The Bone Mother
by David Demchuk
Release Date: August 2017
Review copy purchased at a book convention in 2018. I was in no way compensated by the author or publisher for posting this review.
Description: “The Giller longlist includes the first-ever horror novel to be in contention for Canada’s most prestigious literary prize.” – The Globe and Mail.
Three neighboring villages on the Ukrainian/Romanian border are the final refuge for the last of the mythical creatures of Eastern Europe. Now, on the eve of the war that may eradicate their kind—and with the ruthless Night Police descending upon their sanctuary—they tell their stories and confront their destinies.
Eerie and unsettling like the best fairy tales, these incisor-sharp portraits of ghosts, witches, sirens, and seers—and the mortals who live at their side and in their thrall—will chill your marrow and tear at your heart.
Review: Not a novel in the conventional sense, but this offering from David Demchuk, whose work I had not previously read, offers some interconnected short tales that eventually converge in a surprising way. Right off the bat, I was impressed to see the unique Eastern European/Slavic mythology and scary fairy tales that this book incorporated. It is indeed written very well, but definitely read more like a short story collection to me–which is not a criticism in any way, just more of a commentary on how I experienced it as a reader. If you’re looking for unconventional horror, this definitely fits the bill. The voices within are very distinctive and strong–it’s almost like holding a collection of ghosts and playing their stories. What added to this for me was the incorporation of the archival photographs, which definitely enhanced the reading experience for me.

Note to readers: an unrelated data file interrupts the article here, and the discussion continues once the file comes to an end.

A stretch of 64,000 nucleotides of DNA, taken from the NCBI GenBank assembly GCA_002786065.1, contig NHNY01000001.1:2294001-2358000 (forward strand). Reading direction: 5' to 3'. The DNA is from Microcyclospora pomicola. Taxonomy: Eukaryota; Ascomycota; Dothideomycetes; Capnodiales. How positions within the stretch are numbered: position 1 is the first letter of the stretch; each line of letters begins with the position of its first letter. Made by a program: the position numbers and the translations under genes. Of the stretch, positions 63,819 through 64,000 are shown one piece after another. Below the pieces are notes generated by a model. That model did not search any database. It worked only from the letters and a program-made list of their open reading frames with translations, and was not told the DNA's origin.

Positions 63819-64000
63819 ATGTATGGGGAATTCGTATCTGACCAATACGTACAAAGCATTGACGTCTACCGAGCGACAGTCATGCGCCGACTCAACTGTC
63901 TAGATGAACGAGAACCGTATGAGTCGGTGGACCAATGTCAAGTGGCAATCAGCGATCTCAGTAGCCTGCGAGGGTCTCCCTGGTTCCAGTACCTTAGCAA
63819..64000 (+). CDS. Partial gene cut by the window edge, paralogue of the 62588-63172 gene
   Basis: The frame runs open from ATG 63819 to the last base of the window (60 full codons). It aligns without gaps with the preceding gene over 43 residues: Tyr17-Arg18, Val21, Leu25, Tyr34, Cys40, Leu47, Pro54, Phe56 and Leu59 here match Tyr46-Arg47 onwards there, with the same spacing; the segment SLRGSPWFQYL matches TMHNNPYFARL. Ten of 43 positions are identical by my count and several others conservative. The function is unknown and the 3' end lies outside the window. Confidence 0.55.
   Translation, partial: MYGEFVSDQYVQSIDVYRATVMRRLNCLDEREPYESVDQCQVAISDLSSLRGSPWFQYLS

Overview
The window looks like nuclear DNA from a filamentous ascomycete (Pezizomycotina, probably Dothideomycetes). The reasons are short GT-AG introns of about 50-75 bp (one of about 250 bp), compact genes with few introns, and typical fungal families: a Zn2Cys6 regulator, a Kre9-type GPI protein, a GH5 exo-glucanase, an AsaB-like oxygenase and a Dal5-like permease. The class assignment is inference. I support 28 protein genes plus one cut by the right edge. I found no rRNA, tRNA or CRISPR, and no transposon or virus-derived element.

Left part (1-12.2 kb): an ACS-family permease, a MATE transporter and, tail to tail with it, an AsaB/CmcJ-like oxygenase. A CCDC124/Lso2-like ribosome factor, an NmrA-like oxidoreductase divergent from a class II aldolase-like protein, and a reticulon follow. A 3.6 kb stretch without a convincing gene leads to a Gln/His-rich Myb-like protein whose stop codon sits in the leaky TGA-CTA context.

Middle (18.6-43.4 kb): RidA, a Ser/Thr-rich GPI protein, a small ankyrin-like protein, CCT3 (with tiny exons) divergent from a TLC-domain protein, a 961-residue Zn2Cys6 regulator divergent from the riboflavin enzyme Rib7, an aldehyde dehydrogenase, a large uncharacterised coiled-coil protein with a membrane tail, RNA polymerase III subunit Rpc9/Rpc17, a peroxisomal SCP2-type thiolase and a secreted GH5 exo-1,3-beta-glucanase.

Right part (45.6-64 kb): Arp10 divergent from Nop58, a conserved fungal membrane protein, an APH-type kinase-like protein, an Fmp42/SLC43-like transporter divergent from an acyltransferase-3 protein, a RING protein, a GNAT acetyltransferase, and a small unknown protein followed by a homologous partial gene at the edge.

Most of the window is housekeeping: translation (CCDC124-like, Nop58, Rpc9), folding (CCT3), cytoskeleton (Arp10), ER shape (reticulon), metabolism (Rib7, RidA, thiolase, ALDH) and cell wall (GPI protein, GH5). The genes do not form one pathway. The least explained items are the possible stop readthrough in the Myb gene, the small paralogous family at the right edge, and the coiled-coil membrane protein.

About the Author: David Demchuk has been writing for theatre, film, television, radio, and other media for more than thirty years. His reviews, essays, interviews and columns have appeared in such magazines as Toronto Life, Xtra, What! Magazine, and the Toronto Star. The Bone Mother is his first novel.